Governance Advice

Are you thinking of setting up a new charity? Or do you need advice on how your charity should be run? VAS can offer free advice and support.

Setting up a Charity

Typically, a group of people set up a charity when they have identified a need that is currently not being met. Often, this will be a cause that they are passionate about, because they have experienced the problem directly, or know someone who has.

Setting up a charity involves several considerations, right at the start before you do anything. For example, you need to be able to answer the following:

These are some of the questions you will need to be able to answer. If you are new to the charity sector, this might all seem a bit complicated. Our fact sheets below should help to clear up the confusion. We also encourage you to get in touch with us for free advice specific to your charity. We can support you with one-to-one advice and guidance. Just send us an email at russell@vas-swindon.org, briefly outlining who you are (e.g. a registered charity or new group), and what you need help with. Alternatively, call us on 01793 538398 for a chat.

The Role of Trustees

Trustees in a meeting

Trustees are unpaid volunteers who have overall control of a charity, ensuring that it continues to serve the cause or people it was set up to support. A charity’s Board of Trustees meets regularly to oversee the work of the charity and ensure it is accountable and legally compliant.

Governance Fact Sheets

Whether you’re setting up a new charity or looking for guidance in running an existing one, our Governance Fact Sheets can help you to plan your next steps.

  • Starting a New Group

    Starting a new group can be daunting as there is a lot to consider. This document outlines the questions you will need to answer, and what to do next to get your organisation set up.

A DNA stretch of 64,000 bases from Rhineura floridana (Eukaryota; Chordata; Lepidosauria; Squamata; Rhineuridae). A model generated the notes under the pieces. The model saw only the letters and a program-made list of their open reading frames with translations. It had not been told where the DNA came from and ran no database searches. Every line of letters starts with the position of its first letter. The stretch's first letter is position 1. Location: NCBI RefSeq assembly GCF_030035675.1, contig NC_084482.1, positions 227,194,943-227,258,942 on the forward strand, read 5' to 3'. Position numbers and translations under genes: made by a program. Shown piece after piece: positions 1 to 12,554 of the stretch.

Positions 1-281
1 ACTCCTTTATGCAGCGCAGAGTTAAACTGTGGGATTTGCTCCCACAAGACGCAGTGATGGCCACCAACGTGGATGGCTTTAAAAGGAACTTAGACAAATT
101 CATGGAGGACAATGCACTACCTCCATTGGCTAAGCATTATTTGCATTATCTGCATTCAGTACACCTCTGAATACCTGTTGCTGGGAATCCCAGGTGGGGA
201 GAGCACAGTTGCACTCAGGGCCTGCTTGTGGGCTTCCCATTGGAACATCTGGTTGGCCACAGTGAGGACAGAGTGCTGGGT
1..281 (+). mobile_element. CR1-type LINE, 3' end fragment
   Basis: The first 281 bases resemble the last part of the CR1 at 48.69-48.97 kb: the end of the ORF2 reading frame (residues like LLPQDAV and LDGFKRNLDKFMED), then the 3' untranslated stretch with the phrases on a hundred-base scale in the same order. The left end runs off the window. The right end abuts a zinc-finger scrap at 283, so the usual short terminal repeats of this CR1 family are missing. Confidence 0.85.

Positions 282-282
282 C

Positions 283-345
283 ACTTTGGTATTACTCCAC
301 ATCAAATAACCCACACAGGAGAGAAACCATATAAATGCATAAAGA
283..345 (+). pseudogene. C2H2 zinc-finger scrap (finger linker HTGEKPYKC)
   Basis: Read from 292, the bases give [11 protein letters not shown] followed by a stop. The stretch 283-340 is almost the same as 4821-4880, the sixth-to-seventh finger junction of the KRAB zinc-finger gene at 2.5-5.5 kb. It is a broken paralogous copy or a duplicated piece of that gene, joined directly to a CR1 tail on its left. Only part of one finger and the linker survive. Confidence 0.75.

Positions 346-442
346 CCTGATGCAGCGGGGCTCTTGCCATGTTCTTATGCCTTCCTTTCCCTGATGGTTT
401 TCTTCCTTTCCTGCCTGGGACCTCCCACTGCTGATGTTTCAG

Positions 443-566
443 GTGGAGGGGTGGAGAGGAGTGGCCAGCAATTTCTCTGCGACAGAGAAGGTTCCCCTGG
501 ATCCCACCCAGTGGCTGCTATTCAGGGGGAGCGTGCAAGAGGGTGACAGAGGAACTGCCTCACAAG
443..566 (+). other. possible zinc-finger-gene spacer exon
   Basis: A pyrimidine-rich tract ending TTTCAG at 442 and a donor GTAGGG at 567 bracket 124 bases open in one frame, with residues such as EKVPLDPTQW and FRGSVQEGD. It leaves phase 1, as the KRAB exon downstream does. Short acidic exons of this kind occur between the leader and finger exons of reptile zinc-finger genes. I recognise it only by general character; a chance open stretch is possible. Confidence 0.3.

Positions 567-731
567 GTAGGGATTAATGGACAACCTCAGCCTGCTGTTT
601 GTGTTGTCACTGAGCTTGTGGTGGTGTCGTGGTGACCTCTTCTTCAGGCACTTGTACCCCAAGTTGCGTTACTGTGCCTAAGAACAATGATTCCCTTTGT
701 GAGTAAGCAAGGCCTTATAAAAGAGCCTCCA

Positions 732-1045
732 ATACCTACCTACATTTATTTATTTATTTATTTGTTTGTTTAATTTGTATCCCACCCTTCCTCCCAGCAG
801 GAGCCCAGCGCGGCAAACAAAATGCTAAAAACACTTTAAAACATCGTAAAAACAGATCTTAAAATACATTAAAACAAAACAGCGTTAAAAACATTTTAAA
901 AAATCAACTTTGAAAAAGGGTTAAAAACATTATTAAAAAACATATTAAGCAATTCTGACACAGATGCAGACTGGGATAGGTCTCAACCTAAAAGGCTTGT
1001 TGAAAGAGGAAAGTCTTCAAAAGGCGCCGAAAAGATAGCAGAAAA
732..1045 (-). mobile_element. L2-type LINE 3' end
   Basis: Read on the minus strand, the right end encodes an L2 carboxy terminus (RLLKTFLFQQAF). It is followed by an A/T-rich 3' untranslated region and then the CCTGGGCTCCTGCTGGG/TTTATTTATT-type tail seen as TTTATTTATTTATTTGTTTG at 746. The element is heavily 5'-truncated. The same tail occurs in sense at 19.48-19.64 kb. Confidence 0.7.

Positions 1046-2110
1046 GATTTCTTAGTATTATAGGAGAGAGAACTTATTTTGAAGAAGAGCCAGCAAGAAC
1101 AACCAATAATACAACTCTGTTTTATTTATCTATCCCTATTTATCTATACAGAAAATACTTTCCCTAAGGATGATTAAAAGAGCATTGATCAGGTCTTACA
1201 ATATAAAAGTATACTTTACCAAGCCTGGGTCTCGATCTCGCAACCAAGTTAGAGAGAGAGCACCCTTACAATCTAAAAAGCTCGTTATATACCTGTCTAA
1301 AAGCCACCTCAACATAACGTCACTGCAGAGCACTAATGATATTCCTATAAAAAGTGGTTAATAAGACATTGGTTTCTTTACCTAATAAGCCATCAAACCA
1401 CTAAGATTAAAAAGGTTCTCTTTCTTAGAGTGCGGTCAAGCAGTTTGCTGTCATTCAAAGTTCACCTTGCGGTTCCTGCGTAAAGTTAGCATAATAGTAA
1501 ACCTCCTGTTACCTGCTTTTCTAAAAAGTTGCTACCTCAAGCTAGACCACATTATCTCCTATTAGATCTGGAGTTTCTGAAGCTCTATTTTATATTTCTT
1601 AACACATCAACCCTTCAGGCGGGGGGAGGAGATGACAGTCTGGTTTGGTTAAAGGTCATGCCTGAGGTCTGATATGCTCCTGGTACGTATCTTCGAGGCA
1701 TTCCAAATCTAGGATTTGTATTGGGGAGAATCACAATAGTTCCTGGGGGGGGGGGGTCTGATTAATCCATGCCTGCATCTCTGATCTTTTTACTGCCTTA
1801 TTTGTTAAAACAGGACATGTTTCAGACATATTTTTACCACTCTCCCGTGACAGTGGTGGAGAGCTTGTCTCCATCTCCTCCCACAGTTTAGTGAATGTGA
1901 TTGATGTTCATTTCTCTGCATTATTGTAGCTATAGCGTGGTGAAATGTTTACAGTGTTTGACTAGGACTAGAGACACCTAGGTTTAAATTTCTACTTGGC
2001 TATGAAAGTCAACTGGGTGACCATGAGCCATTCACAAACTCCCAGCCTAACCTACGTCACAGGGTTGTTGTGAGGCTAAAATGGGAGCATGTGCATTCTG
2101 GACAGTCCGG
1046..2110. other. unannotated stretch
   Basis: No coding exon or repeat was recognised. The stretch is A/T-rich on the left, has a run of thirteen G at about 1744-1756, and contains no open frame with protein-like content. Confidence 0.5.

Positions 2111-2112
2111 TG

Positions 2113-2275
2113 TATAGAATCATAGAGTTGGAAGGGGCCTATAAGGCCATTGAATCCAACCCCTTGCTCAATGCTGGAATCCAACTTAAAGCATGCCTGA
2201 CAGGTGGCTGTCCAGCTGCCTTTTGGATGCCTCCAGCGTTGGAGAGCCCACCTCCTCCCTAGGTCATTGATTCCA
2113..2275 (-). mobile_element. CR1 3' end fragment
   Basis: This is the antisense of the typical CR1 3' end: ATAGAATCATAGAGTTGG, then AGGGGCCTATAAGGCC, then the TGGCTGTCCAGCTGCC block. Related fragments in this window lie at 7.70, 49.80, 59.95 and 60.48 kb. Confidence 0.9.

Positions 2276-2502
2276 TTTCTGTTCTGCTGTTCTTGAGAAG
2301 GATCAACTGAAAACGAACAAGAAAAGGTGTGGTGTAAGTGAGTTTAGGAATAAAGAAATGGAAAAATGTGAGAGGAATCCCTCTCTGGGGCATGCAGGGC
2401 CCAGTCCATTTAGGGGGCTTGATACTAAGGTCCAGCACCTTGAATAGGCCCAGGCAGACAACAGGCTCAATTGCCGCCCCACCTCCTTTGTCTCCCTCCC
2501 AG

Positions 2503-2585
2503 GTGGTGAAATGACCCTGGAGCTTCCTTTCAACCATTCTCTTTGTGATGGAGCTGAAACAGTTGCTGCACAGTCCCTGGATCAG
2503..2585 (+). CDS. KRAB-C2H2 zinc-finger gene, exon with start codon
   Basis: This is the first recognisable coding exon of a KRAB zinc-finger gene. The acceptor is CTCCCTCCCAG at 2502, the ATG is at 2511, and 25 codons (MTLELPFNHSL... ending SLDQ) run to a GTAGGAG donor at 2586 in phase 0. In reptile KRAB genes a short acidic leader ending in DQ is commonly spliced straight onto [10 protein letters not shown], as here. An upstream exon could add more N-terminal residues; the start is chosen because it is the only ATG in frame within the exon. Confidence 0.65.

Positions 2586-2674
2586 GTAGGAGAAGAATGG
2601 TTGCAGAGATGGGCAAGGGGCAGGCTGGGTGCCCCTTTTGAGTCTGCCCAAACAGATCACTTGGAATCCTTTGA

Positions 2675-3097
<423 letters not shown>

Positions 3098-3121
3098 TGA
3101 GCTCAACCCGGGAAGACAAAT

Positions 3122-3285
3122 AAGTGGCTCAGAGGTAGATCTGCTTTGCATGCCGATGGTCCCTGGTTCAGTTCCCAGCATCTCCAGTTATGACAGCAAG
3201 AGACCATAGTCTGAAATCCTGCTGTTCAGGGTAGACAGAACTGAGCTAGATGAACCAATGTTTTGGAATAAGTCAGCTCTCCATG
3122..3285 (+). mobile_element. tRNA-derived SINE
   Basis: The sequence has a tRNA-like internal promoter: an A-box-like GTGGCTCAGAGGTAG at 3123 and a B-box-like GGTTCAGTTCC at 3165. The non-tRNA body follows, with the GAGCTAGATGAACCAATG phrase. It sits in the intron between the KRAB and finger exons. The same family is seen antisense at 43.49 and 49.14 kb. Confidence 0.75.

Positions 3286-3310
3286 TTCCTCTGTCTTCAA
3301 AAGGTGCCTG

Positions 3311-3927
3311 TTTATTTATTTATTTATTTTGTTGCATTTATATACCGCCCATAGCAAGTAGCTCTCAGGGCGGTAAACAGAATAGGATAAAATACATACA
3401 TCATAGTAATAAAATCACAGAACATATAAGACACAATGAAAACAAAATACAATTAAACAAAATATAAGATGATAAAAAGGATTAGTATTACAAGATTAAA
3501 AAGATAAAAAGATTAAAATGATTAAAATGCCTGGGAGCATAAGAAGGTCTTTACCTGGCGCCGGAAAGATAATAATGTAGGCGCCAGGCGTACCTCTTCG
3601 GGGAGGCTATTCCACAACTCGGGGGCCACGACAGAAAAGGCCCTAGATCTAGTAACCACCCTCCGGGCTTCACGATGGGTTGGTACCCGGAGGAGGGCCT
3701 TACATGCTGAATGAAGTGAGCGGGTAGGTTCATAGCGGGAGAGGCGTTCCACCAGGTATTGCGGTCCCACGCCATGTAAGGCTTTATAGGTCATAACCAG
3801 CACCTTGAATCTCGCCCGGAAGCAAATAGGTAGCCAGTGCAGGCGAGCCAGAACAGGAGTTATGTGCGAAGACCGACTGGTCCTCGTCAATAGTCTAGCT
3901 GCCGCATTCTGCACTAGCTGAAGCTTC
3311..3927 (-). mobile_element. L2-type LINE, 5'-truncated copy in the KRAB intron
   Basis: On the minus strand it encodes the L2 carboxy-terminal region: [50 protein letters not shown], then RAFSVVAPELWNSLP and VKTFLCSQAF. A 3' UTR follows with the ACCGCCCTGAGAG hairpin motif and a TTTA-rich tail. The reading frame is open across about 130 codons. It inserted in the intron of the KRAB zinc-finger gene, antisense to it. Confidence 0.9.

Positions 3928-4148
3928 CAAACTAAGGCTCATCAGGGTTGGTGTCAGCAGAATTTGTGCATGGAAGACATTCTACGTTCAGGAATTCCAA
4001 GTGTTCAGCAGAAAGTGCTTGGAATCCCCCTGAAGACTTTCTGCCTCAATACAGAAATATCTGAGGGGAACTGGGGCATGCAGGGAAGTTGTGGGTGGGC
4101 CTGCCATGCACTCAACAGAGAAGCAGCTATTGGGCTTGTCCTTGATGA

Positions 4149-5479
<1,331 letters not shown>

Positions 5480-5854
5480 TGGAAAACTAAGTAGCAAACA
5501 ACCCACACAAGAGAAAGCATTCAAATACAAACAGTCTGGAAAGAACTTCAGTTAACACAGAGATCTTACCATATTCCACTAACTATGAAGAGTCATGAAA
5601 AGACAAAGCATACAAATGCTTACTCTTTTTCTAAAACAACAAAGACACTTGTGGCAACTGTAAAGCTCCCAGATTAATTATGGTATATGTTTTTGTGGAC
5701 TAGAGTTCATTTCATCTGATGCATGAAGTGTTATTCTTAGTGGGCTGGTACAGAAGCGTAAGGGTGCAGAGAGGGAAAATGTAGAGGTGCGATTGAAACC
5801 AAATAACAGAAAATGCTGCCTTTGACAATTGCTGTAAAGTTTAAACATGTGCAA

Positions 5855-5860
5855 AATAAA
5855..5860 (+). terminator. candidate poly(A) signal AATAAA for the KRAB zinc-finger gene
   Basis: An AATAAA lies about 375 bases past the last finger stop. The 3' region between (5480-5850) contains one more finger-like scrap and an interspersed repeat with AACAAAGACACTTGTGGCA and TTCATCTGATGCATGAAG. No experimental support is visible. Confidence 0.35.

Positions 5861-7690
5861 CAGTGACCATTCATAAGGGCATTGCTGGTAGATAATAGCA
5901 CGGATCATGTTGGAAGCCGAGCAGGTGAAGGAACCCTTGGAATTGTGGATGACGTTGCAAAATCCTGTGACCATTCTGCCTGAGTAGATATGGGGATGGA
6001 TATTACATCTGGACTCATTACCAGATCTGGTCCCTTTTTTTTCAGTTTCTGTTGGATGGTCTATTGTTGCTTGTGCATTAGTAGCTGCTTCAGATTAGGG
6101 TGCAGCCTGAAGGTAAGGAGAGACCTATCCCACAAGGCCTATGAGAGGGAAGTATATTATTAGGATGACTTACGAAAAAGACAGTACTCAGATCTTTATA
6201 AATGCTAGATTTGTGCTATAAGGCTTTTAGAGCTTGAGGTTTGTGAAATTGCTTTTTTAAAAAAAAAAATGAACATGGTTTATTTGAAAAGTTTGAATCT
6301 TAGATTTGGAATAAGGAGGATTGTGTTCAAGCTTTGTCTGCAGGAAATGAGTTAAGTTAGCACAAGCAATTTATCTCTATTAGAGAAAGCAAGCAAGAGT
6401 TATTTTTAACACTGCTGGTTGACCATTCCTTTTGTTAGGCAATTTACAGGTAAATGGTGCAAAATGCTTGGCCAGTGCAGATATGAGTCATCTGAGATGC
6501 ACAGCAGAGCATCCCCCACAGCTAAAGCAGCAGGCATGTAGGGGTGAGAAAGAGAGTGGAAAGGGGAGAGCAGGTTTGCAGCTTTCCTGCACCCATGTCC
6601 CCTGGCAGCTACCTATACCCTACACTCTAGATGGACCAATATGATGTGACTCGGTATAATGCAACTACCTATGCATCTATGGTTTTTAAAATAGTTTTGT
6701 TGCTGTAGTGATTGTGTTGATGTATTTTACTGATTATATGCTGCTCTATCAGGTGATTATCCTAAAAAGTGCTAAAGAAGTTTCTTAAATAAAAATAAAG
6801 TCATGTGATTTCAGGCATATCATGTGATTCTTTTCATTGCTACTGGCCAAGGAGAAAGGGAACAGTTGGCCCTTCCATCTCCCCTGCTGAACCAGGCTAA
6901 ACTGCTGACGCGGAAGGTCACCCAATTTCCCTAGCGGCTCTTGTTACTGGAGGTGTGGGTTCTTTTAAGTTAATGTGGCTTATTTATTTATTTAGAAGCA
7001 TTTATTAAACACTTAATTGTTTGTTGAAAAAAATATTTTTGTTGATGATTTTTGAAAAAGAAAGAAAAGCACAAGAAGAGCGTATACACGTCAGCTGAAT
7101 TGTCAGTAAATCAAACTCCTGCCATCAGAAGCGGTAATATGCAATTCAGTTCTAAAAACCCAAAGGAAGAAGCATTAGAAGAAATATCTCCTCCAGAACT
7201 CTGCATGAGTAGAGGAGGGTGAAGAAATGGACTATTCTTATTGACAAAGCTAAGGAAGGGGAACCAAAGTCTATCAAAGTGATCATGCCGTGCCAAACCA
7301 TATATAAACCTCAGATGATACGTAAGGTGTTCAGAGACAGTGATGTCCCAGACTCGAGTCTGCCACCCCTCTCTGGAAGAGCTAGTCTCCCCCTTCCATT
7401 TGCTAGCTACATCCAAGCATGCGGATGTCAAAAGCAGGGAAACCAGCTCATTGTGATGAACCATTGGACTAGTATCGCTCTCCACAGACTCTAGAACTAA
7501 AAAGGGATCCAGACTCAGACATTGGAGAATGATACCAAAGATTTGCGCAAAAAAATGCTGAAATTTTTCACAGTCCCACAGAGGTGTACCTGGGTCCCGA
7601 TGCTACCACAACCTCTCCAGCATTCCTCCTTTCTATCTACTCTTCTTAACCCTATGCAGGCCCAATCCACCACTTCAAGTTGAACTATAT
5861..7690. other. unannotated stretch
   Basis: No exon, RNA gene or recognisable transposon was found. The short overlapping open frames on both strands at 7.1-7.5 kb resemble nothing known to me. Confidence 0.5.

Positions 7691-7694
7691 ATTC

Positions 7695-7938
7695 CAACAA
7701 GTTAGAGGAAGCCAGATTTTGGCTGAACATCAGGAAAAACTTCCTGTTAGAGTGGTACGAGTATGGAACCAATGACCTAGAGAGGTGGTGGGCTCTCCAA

• Why You Need to Register as a Charity

    Registering with the Charity Commission is a legal obligation once your annual income reaches £5,000. This should not be seen as a burden however, as there are many benefits to registration which will help your charity to grow – including exemption and relief from certain taxes, new funding opportunities, and impoving your credibility.

  • Writing Your Constitution

    A charity’s Governing Document (or constitution) is its rulebook. For registered charities, having a Governing Document is a legal requirement. Even if it’s not an obligation for your charity, it’s still a good idea to produce one.

  • Management Committee (Trustees)

    A charity’s Management Committee (its Trustees) are a group of volunteers who have ultimate responsibility for the organisation. They take the major decisions for how the charity is run, on issues such as finance and legal compliance.

  • Annual General Meeting (AGM) Guide

    The Annual General Meeting (AGM) is where the Trustees report on the charity’s activities and finances in the year. New Trustees and officers may be elected, and resolutions (changes to the Governing Document) proposed and voted on.

  • Insurance

    There are many different types of insurance that a charity may be required to have, such as Employers’ Liability Insurance. Others may not be applicable to your organisation, such as Vehicle Insurance. This document outlines the main types of insurance you might be required to have in place.

  • Business Planning

    Having a Business Plan is not a legal requirement, but is a very good idea as it will help you plan for the future. A business plan should clearly state your aims and objectives, which will help you to draw up a workplan.

  • Typical Voluntary Sector Policies

    Along with your Governing Document, you will need Policies which go into more detail about specific areas of your organisation’s work, such as Data Protection, Financial Procedures, and Flexible Working. This document lists the most common policies for charitable organisations.

Further Reading